If financial compensation is all you have to offer new recruits, it will be difficult to retain them for long, he says. "They may decide to take the high pay for a little while, then move on to something that gives them more personal satisfaction."

Fair compensation is a given, says Tuer. "It's table stakes. You've got to be in that game and stay in that game. And, if you fall behind, you're going to cause a problem for yourself. But, once you've played that table stake, you've got to do something more."

In defining what that something more is, it is hard not to sound "soft and fuzzy," says Nash, noting that work-life flexibility is certainly a key concern for many young lawyers, as is the desire for strong mentoring and guidance.
It is largely about treating people as individuals, understanding that "everybody has a life," and making efforts to accommodate each person's needs, says Jim Christie, chairman of Blake Cassels & Graydon LLP in Toronto, where an associates committee, comprised of mentors, supervisors, and other lawyers, work closely with individual associates to tailor their work situation to their needs and desires.

"We want to make sure that they are getting the feedback and experiences they are looking for," he says.
William Helgason, managing partner at Clark Wilson LLP in Vancouver says, "Our associates tell us they appreciate our focus on training, as well as the amount of responsibility we assign and our positive work environment. We also try to offer a sense of firm direction, feedback, and support for developing individual lawyers' practices. Competitive salary and benefits are of course important, but we believe other factors are more critical to associate retention long term."

While accommodating young lawyers' desire for work-life balance may be part of the solution, many law firm leaders put their emphasis on providing the right kind of working environment and opportunities for professional growth, rather than making sure that associates get enough time off.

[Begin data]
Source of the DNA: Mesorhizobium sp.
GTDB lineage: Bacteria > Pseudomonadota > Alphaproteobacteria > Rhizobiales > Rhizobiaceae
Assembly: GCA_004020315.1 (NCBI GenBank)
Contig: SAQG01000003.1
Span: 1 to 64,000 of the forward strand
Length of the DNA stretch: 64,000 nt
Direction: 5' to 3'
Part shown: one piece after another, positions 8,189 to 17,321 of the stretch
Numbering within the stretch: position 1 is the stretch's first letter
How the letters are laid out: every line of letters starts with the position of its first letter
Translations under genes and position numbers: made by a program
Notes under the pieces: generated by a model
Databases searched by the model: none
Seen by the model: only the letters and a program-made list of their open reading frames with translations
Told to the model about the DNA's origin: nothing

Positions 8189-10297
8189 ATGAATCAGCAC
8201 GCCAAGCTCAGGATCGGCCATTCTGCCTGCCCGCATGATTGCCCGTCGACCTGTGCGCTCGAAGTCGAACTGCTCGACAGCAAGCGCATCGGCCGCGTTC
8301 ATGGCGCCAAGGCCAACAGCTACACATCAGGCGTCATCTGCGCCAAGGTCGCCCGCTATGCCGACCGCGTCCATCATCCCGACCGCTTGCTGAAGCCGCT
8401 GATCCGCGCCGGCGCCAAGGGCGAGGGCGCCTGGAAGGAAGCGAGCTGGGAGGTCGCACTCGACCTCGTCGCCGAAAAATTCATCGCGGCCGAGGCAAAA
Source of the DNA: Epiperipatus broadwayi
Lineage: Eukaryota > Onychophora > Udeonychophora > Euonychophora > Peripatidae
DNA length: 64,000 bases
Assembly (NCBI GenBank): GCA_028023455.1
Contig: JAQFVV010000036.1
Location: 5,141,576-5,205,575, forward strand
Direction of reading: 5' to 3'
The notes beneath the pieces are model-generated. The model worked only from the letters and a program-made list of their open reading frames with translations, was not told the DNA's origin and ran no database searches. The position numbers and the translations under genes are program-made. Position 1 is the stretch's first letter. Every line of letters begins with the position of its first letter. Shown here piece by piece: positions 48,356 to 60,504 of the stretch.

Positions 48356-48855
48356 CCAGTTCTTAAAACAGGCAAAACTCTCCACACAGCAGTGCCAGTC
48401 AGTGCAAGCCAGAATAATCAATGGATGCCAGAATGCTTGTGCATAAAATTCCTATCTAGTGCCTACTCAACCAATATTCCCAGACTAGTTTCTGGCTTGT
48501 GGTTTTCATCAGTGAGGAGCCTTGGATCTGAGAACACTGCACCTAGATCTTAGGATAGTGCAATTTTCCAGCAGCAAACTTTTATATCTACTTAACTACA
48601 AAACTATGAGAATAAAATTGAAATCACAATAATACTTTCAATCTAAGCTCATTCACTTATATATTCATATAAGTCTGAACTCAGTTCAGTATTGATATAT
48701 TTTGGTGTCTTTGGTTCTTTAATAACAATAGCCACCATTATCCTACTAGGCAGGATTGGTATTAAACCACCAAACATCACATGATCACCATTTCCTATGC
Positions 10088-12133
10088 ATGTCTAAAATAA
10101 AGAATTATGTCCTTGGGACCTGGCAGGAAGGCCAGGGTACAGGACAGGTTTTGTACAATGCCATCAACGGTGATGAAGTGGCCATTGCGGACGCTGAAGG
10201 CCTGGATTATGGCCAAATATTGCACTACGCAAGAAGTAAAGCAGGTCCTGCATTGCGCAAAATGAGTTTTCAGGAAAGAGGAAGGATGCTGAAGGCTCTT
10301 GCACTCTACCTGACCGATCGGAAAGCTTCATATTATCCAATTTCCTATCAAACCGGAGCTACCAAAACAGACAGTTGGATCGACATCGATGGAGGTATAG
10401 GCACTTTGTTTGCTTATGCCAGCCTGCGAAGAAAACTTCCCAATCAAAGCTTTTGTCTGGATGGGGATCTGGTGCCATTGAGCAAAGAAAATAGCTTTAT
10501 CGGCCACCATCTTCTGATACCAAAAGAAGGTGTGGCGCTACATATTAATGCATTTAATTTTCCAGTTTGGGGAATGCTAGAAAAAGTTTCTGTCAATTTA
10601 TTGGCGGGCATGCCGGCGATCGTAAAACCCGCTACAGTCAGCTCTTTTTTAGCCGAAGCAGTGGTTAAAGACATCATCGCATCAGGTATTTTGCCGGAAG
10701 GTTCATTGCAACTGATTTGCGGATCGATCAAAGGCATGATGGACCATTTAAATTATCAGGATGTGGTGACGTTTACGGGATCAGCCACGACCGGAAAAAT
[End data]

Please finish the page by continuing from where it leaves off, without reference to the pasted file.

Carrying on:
"Practicing law is a great consumer of your time. You can't avoid that," says Richards. "It's not a job, it's a career. You have to devote so much of your energy to it that, if you're not enthusiastic about the work you're doing and the people you're working with, it just isn't going to last in the long run. So you need lawyers who are professionally fulfilled. A happy lawyer is going to be loyal and stay with the firm.

"It is very important to give associates a place where they feel that they can grow professionally and contribute in an important way," he says.

Richards says WeirFoulds tries to give associates a feeling that they belong with the firm from the moment they are hired. To begin with, he says, the firm does not follow the practice of some big firms of hiring in bulk — taking a lot of new recruits on spec and then weeding them out at a later date. In fact, his firm does not hire a new associate unless one or more partners make a commitment to taking responsibility for that individual by giving him or her work and supporting his or her professional development. He says this means "the associate immediately has a professional home within the firm."

Kelly Callon-McLean, director of student and associate affairs at Aird & Berlis LLP in Toronto, says, "Young lawyers are looking to know that the firm cares about them and their career." She says firms can show that they are taking an interest in their associates by providing them with strong mentorship programs and giving them frequent feedback.